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FICTION

1. The Godfather by Mario Puzo

2. The French Lieutenant’s Woman by John Fowles

3. The House on the Strand by Daphne Du Maurier

4. The Inheritors by Harold Robbins

5. Puppet on a Chain by Alistair Maclean

6. The Gang That Couldn’t Shoot Straight by Jimmy Breslin

7. Fire from Heaven by Mary Renault

8. Travels with My Aunt by Graham Greene

9. In This House of Brede by Rumer Godden

10. The Seven Minutes by Irving Wallace

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NONFICTION

1. The Selling of the President 1968 by Joe McGinniss

2. The Peter Principle by Laurence J. Peter and Raymond Hull

3. Everything You Always Wanted to Know About Sex by Dr. David Reuben

4. Present at the Creation by Dean Acheson

5. The American Heritage Dictionary of the English Language

6. The Graham Kerr Cookbook by The Galloping Gourmet and Hubert Sieben

7. The Collapse of the Third Republic by William L. Shirer

8. Mary Queen of Scots by Antonia Fraser

9. Ruffles and Flourishes by Liz Carpenter

10. Love and Will by Rollo May

Take Ten: Floods!

With a warm-up on the way after our epic January snow, we’re probably going to be dealing with lakes popping up everywhere for a little while (which is possibly better than potholes?). Anyway, we thought we’d list a few books – fiction and nonfiction – that deal with flooding, in an attempt to convince you it could be worse. But be safe out there anyway!

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Breach of Faith: Hurricane Katrina and the Near Death of a Great American City – Jed Horne

  • A view into the private worlds and inner thoughts of the victims of Hurricane Katrina to examine the aftermath of the storm and its impact on New Orleans.

The Children’s Hospital – Chris Adrian

  • Surviving in a floating hospital after the earth is flooded beneath seven miles of water, medical student Jemma Claflin finds herself possessed of strange powers that lead to an understanding of her frightening destiny.

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Dark Tide: The Great Molasses Flood of 1919 – Stephen Puleo

  • Describes the 1919 collapse of a steel tank containing more than two million gallons of molasses in Boston–a disaster that claimed the lives of twenty-one people, injured 150, and caused widespread destruction–the causes of the tragedy, its aftermath, and the sweeping social changes that transformed the era.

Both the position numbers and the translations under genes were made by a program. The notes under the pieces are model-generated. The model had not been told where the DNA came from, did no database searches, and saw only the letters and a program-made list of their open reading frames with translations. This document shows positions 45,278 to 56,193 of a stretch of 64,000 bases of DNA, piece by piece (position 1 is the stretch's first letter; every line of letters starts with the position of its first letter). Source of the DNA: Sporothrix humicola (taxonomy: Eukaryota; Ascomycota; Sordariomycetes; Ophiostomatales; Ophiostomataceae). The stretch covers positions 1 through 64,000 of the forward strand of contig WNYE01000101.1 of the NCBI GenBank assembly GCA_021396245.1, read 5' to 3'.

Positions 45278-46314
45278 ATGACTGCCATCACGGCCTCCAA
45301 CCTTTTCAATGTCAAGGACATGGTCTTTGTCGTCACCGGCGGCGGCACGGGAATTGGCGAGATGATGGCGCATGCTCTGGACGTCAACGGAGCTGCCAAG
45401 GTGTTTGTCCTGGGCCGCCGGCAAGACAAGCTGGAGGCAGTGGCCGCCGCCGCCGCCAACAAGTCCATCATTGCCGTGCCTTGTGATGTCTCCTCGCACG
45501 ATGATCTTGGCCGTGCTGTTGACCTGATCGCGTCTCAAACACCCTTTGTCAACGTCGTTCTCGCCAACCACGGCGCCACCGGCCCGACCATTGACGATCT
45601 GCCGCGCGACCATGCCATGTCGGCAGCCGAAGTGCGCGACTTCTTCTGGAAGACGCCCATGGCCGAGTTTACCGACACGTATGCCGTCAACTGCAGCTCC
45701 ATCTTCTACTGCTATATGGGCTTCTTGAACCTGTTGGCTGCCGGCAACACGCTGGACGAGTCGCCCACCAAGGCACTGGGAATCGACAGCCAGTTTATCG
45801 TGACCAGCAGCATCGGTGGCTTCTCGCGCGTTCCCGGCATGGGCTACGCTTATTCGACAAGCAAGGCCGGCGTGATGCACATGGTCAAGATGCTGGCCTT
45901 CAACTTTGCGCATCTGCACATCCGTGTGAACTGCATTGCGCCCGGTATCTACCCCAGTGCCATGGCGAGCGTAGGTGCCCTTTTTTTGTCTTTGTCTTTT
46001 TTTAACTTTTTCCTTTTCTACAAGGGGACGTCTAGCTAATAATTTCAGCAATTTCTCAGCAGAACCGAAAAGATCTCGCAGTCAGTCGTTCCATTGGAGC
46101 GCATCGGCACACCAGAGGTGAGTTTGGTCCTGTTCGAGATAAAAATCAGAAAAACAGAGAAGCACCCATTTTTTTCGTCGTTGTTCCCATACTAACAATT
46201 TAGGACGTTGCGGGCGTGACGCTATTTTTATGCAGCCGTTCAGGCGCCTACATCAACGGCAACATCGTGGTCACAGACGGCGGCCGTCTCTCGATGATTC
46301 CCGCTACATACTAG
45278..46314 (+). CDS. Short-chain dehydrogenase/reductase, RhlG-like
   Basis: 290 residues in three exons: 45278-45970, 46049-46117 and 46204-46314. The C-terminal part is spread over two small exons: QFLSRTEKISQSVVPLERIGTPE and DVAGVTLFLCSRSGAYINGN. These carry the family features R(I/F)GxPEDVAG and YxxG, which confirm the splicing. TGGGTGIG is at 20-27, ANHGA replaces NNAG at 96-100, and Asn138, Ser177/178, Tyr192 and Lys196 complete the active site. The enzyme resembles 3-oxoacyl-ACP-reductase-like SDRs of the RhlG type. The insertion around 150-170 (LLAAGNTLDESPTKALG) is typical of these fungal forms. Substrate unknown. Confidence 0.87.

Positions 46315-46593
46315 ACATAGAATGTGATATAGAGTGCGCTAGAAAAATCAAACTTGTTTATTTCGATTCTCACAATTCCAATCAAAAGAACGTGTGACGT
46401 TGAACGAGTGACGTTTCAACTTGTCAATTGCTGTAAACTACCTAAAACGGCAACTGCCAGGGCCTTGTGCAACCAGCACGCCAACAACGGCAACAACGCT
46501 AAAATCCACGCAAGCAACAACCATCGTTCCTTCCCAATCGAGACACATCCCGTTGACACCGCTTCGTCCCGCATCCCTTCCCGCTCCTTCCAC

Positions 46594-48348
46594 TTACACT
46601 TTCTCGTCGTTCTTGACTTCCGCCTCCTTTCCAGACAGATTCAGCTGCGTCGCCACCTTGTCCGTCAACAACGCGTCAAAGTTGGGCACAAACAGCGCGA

Flood – Stephen Baxter

  • Four hostages are finally released, but they face a world suddenly inundated as vast amounts of water is released from the earth’s mantle. As the world’s cities and countries disappear under the rising seas, humanity faces unimaginable global disaster.

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In Sunlight, in a Beautiful Garden – Kathleen Cambor

  • A bittersweet romance set against the backdrop of the greatest industrial disaster in American history: the construction and subsequent collapse in 1889 of the Johnstown, Pennsylvania dam.

The Johnstown Flood – David McCullough

  • In the spring of 1889, Johnstown, Pennsylvania was a booming coal-and-steel town. In the mountains above Johnstown, an old earth dam had been hastily rebuilt to create a lake for a summer resort patronized by the likes of Andrew Carnegie, Henry Clay Frick, and Andrew Mellon. Warnings of possible danger were ignored, and on May 31, the dam burst, sending a wall of water through the town and killing more than 2,000 people. David McCullough examines the tragedy and the scandal that followed.

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Paris Under Water: How the City of Light Survived the Great Flood of 1910 – Jeffrey H. Jackson

  • Captures the drama and ultimate victory of man over nature during Paris’s Great Flood of 1910.

The Rising Tide: The Great Mississippi Flood of 1927 and How It Changed America – John M. Barry

  • Provides an account of one of the greatest national disasters the United States has ever experienced and its consequences.

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Stillwater – William F. Weld